Dhaka, Bangladesh
Feeling the heat

Feeling the heat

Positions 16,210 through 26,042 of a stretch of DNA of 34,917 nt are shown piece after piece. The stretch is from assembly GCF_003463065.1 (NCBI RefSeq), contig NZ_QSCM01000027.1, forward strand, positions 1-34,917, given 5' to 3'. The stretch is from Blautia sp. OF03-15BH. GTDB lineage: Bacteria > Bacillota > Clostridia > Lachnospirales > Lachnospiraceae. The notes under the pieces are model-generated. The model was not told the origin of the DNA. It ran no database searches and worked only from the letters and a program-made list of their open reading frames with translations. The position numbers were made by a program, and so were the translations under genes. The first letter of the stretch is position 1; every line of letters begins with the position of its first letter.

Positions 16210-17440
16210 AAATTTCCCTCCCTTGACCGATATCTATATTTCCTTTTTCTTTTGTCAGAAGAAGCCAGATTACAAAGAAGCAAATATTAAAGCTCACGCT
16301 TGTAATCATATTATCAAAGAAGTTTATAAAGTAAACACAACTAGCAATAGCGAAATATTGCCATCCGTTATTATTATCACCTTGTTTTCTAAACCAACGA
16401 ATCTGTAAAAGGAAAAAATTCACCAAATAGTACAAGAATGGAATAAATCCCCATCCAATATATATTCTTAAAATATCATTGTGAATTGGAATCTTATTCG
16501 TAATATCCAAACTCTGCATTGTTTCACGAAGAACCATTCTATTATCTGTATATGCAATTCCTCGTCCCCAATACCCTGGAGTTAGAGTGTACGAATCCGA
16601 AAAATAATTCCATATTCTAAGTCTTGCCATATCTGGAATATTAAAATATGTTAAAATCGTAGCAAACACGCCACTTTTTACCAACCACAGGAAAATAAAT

Pamela Timms' book is built around some cornerstones of Old Delhi's street food, interspersed with history, both personal and of the area. There are the old markets - Sadar, Subhash Chowk, Sitaram Bazar, Paharganj, Chawri Bazar, Khari Baoli, Chandni Chowk, Jama Masjid and others - and in each she picks one of the best known eateries and describes its food and atmosphere, then gives a recipe, sometimes approximate. Amritsar gets a small mention; of Baba Singh's Amritsari kulcha. The opening captures Delhi's 50° summer and the beauty of its trees, fixtures like Lodhi Garden walks, fruit sellers in saris and the little ingredients that make it Delhi. For a Dilli-wala, quite unremarkable. But for an outsider, maybe it has the same charm as Ruth Prawer Jhabvala's Heat and Dust. Heat, dust and diesel fumes are evocatively described, with the added bonus of flies in a meat shop. Who goes to Sadar Bazar to buy meat? Hats off to the - I hope - sola-topee'd Scotswoman for venturing there, to the source of a dish she loved, and living to tell the tale. While recreating it in simple, charming prose, she must have relived it. As I read it in September and the weather outside is improving, Timms' writing almost makes me feel the heat. She has a cook's fine attention to detail: her description of the meat shop is real and has details like the marble slab, the scarred cut-off tree trunk serving as the butcher's block. But an unforgivable blooper which the editor should have caught: "… (Ashok and Ashok) have always bought their meat from the Qureshis, a family of butchers… because they are confident the animals have been grass-fed and jhatka-slaughtered in accordance with Hindu tradition." Jhatka? Hindu? Halal, surely. Old Delhi has a fine intermingling of the two communities, but this, the ritual of slaughter and cutting meat, is sacrosanct to each. Goggia Uncle's 'Ashok and Ashok' Mutton Korma sounds delicious, though the preparation of pieces on-the-bone in gravy of curried mince is better known in Delhi as "rarha meat". Korma - or qorma - is another story altogether and I'm guessing that the clientele calls it simply "meat". Timms got away from her trips to Old Delhi with only a set of bruises, but a wealth of anecdotes. How many old shops have we seen decorated with a portrait - an old, touched-up photograph, of the founders "…a large, faded portrait of two unsmiling thickset men who looked as if they were keeping a beady eye on the proceedings"? I can almost see the twirled moustaches. Her reminiscences about her youth are disarmingly honest and funny and explain why, though this book is local, her very openness comes from her exposure to the world and its cuisines. There's a bit about her first trip to France, as a schoolgirl, her aversion to the food and her subsequent fashionable Francophilia triggered almost in equal parts by an attractive French teacher and the cool appeal of Existentialism. Dessert has a few entries: kheer, jalebis and chikki, but pride of space has been given to Daulat ki Chaat, which some call nimish. There are recipes - some useful and interesting - and some too pedestrian to interest an Indian. Aloo ki tikki is a well-known old Delhi street snack, but, given the limitation that space must have placed on her, perhaps superfluous. On the other hand, there are Western recipes like Roast Chicken with Pasta and Tomatoes. Possibly good, but not what I expected to see here. And yet, while there is mention of kababs and biryani, there is no traditional mutton dish from the Jama Masjid area. She has stayed away from the beaten track, but apart from the famous places, there are several that should have been included - they are institutions known maybe only to locals and old-timers but their recipes are inimitable. No ishtu, no raan, no nargisi kofta. Timms does start with a note, saying that she "did not set out to write the definitive guide to every cart and shack … some readers will be disappointed not to find their own favourites here". Fair enough, but is it fair to the rich fare of the area near the Masjid? Photographs are black and white, few and blurred, but her writing paints a telling picture. Its high quality is matched by her intrepidness, her himmat. As they say, who is it that goes out in the noonday sun? And were it not for explorers like Timms, the reader would be the poorer.

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